Engineering and Biology Students Present Research at NASA CT Expo

Engineering and Biology Students Present Research at NASA CT Expo

Six mechanical engineering, biomedical engineering, and biology students presented phase one of their research outcomes at the NASA CT Expo.

Earlier in November, students from the School of Engineering and the College of Arts and Sciences attended the NASA CT Expo. During the Expo, engineering students Alana Hayes ’24 and Ryan Jaworski ’25 and biology students Elia Haghbin ’26, Eliza Hogan ’24, Grace Lombardi ’25, and Elizabeth Ricci ’23 presented phase one of their original research, "Developing a Human Blood Vessel Using 3D Bioprinting and Cell Culturing Techniques."  

According to Naser Haghbin, PhD, professor of the practice, mechanical engineering, and one of three faculty advisors, 3D bioprinting technology will play an essential role in future NASA space missions.

“This research falls under the NASA Human Exploration and Operations directorate, protecting astronaut health and ensuring human mission performance. For example, when a long time is required for space missions, astronauts' risk of injury or illness increases. Hence, NASA must provide tissues and human organs in space stations to keep astronauts safe and healthy throughout their missions. Moreover, living in space is one of the main targets of space exploration programs,” explained Dr. Haghbin.  

Using 3D bioprinting technology, the students and faculty advisors — Dr. Haghbin, Shelley Phelan, PhD, and Isaac Macwan, PhD — designed and fabricated a blood vessel that produces a volumetric flow rate and a 3D CAD model in a cylinder, which acts as a mold. Next, the bioink and cell mixture were mixed, 3D printed, and maintained in a controlled environment. They then use microscopy to examine the growth of cells in the blood vessel's muscular and vascular layer.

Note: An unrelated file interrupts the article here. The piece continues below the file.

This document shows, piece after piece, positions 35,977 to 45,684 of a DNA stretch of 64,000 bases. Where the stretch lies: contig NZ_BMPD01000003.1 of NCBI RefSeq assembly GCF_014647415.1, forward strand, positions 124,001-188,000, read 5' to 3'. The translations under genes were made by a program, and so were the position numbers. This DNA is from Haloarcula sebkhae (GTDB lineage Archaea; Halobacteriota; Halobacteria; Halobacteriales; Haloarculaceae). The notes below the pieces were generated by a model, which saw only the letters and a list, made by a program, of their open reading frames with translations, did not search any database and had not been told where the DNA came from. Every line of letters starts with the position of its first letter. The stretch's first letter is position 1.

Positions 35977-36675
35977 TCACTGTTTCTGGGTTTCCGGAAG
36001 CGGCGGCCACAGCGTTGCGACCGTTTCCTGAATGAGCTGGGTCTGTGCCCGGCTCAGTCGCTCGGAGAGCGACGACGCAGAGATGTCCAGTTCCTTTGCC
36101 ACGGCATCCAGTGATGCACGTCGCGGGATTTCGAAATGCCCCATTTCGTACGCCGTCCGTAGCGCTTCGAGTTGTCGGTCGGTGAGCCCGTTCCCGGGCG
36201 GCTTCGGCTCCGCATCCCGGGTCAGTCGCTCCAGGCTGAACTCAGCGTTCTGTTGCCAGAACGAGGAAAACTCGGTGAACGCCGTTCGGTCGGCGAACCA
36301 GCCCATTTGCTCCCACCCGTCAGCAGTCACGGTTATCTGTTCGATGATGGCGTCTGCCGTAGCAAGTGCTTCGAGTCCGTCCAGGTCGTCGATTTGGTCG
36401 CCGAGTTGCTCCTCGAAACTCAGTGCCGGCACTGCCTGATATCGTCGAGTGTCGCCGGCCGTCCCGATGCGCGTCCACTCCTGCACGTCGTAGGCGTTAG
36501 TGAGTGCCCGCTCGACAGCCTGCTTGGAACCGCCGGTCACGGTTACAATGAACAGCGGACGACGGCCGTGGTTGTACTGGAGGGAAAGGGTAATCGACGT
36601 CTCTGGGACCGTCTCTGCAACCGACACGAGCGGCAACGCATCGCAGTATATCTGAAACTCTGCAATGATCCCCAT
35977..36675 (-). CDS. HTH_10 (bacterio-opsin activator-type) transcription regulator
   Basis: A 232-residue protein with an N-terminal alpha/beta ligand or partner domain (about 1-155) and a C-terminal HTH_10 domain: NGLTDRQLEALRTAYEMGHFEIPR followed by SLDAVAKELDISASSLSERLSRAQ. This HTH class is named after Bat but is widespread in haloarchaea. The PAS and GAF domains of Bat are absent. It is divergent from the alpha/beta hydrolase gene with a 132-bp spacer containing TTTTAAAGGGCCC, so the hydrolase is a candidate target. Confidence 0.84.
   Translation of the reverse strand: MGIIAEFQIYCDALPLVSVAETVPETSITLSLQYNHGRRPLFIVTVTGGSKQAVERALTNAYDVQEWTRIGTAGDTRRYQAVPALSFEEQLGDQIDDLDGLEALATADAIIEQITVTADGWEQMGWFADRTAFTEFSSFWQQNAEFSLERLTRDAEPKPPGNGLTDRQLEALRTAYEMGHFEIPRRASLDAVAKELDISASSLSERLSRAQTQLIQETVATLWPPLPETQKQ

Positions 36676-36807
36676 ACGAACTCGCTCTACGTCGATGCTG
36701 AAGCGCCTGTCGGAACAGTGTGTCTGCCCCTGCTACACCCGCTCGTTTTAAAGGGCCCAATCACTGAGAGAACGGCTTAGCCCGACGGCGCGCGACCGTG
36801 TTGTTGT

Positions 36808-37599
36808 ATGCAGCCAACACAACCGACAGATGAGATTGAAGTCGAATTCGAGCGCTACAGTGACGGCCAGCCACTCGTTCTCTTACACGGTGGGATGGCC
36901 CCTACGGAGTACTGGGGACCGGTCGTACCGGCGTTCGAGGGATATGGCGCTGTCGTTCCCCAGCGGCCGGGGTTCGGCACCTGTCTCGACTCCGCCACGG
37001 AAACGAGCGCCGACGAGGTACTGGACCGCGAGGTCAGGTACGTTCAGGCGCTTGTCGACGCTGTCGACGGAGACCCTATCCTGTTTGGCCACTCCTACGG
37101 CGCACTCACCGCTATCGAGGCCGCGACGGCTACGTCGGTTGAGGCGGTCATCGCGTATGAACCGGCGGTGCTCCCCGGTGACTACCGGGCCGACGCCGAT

“This research is ultimately trying to cultivate human umbilical endothelial cells and human aortic smooth muscle cells, to be used in a 3D bioprinter to print a human vein with live cells,” said Jaworski. “My part of the research team is to create dispersion of poly-vinyl alcohol and cellulose to synthesize porous electrospun nanofibrous scaffolds, which will then be used in a 3D bioprinting application to further create 3D vasculature.”

Following a critical literature review during summer and fall, students tested different bioinks and found that collagen-based bioink is a good candidate for the vein scaffold. The study also showed that collagen-based bioink does not lose its structural integrity when submerged in DMEM cell media. 

During phase two of their research, human umbilical vein endothelial cells (HUVEC) and human aortic smooth muscle cells (HASMC) will be co-cultured and mixed with collagen-based bioink. The team plans to present phase two of their research at the 2023 Materials Research Society in April.

From offering attendees a variety of networking opportunities to showing students the immense impact engineering professionals can have on the community, this year’s conference was an experience the Fairfield students will never forget. Jaworski said, “Meeting and networking with other researchers, along with seeing what type of research is happening at other schools across CT, was a very valuable experience."

Tags:  School of Engineering and Computing

20221117

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